The American Medical Association (AMA) is the latest big name criticizing recent updates to COVID-19 isolation guidance developed by the Centers for Disease Control and Prevention (CDC) that do not include a recommendation to retest before returning to work.
“A negative test should be required for ending isolation after one tests positive for COVID-19,” AMA President Gerald E. Harmon, M.D., said in a Wednesday statement. “Reemerging without knowing one’s status unnecessarily risks further transmission of the virus.”
Dec. 28, the public health agency published guidance stating individuals who tested positive for COVID-19 may end isolation after five full days should they be fever-free for 24 hours and have no other symptoms. The CDC also recommended that these individuals should wear a mask for at least another five days after isolation.
Of concern to the policy’s critics is the absence of a hard recommendation for an additional COVID-19 test following the five-day isolation of a confirmed case in the Dec. 29 guidance as well as in a Jan. 4 update, which included instructions—but not a recommendation—for an isolating individual without symptoms who “has access to a test and wants to test.”
In a post accompanying the update, the CDC said it reached its guidance following a review of 113 studies from 17 countries but noted that much of that data reflected variants that preceded the highly infectious omicron.
But the guidance and its justification wasn’t enough for the AMA, which said the updates on quarantine and isolation were “not only confusing, but [were] risking further spread of the virus,” according to a statement released Wednesday.
Specifically, the association pointed to U.K. modeling data—which were highlighted by the CDC in its explainer post—estimating that 31% of individuals remain infectious five days after a positive test.
“With hundreds of thousands of new cases daily and more than a million positive reported cases on January 3, tens of thousands—potentially hundreds of thousands of people—could return to work and school infectious if they follow the CDC’s new guidance on ending isolation after five days without a negative test,” Harmon said. “Physicians are concerned that these recommendations put our patients at risk and could further overwhelm our health care system.”
The AMA head acknowledged the widespread shortage of COVID-19 tests among both the general public and hospitals and urged the Biden administration “to pull all available levers” to increase the country’s supply.
However, “a dearth of tests at the moment does not justify omitting a testing requirement to exit a now shortened isolation,” Harmon wrote.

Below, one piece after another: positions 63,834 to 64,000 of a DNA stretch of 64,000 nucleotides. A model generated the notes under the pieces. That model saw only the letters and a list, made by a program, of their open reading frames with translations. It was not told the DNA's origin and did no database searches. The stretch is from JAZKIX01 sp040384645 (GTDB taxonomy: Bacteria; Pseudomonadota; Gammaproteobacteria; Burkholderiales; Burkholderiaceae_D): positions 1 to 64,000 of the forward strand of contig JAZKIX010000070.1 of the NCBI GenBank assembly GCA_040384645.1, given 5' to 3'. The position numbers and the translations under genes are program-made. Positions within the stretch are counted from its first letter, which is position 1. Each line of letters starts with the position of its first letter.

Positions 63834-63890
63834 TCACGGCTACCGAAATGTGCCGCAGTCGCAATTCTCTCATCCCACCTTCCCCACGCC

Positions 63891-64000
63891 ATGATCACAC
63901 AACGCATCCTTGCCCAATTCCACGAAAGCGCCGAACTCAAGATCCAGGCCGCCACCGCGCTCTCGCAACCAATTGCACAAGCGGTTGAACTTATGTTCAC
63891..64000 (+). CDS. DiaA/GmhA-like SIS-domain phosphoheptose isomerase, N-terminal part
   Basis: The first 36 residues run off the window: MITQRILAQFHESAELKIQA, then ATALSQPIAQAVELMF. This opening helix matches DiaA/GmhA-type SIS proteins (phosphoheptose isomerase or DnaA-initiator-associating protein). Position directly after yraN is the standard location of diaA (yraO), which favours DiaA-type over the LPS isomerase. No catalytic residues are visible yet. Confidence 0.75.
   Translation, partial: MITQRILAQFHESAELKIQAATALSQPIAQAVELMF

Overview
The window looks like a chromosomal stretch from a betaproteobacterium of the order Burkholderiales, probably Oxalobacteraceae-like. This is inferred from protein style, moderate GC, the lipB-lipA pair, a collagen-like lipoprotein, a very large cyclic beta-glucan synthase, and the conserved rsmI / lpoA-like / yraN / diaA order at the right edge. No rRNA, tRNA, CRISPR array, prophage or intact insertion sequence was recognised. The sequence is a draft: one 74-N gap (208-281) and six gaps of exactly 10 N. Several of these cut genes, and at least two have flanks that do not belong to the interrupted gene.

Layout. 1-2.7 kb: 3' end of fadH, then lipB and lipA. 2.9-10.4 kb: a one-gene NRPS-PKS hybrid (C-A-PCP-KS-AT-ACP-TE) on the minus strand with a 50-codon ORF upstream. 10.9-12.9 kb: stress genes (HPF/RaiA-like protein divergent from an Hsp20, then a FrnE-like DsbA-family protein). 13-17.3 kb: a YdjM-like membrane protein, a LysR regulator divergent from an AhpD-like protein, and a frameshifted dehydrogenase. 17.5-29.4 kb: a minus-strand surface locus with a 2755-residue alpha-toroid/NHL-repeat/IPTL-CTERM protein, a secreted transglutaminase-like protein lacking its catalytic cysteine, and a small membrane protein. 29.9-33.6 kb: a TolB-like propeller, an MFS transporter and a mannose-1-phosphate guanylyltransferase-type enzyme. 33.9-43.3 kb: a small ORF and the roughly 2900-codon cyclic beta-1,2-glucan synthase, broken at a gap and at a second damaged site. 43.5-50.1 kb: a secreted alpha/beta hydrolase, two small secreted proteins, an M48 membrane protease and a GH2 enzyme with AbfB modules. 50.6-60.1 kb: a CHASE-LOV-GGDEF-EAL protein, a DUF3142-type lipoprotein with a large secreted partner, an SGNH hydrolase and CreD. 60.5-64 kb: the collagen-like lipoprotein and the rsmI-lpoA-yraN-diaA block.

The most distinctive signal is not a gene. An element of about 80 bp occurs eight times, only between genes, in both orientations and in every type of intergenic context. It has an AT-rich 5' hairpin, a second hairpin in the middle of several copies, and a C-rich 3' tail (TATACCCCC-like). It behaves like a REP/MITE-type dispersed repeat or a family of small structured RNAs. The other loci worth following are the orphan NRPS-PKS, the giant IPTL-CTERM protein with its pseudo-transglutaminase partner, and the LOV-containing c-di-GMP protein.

COVID-19 case counts have skyrocketed to January 2021 highs during the last month due to the rise of the highly infectious omicron variant. On Monday more than 1 million new daily cases were reported, further contributing to the strain on numerous hospitals across the country.
Against this backdrop, the CDC has weathered a wave of criticism from prominent academic and public health experts since publishing the initial isolation guidelines.
In a Dec. 28 blog post, Eric Topol, M.D., director of the Scripps Research Translational Institute argued that the CDC’s “vacuous” isolation guidance was unjustified because it was not based on evidence related to the omicron variant, did not take into account the varying viral clearance timelines of vaccinated and unvaccinated individuals and discounted the value of testing.
Further, the language of the Jan. 4 update surrounding individuals have access to tests and want to test “adds to the confusional state,” he tweeted.
Ashish Jha, M.D., dean of the Brown University School of Public Health, said that the Dec. 28 isolation guidance was “reasonable” in turning the public’s attention to the first five days when individuals are most contagious and limiting “unnecessary constraints on people,” but noted that he would have welcomed additional guidance around masking, vaccination status and a negative test requirement.
Following the CDC’s update, Jha reasserted that an “ideal” COVID-19 isolation guidance would include daily testing after five days and isolation until two negative tests. With rapid testing in short supply, however, he said that the recommendation of five days isolation and diligent mask use for vaccinated and symptom-free individuals “is reasonable.”
Prior to the Tuesday update, National Institute of Allergy and Infectious Diseases Director Anthony Fauci, M.D., told press that the CDC was weighing whether to add a negative test requirement to the five-day isolation recommendations.
Appearing on “The Late Show” the night before the guidance update, CDC Director Rochelle Walensky, M.D., said that “about 80% to 90%” of transmissibility occurs during the two days prior to symptom onset and the three days after.
“We really want people to be sure if they’re going to be home, they’re going to be home for the right period of time, when they’re maximally transmissible,” she said.
Walensky also stressed the importance of wearing a mask during the period following isolation.
Tuesday, White House Press Secretary Jen Psaki told press that the updated recommendations are “based on the science” and that the agency would continue to assess available data and its guidance “every day, every week.”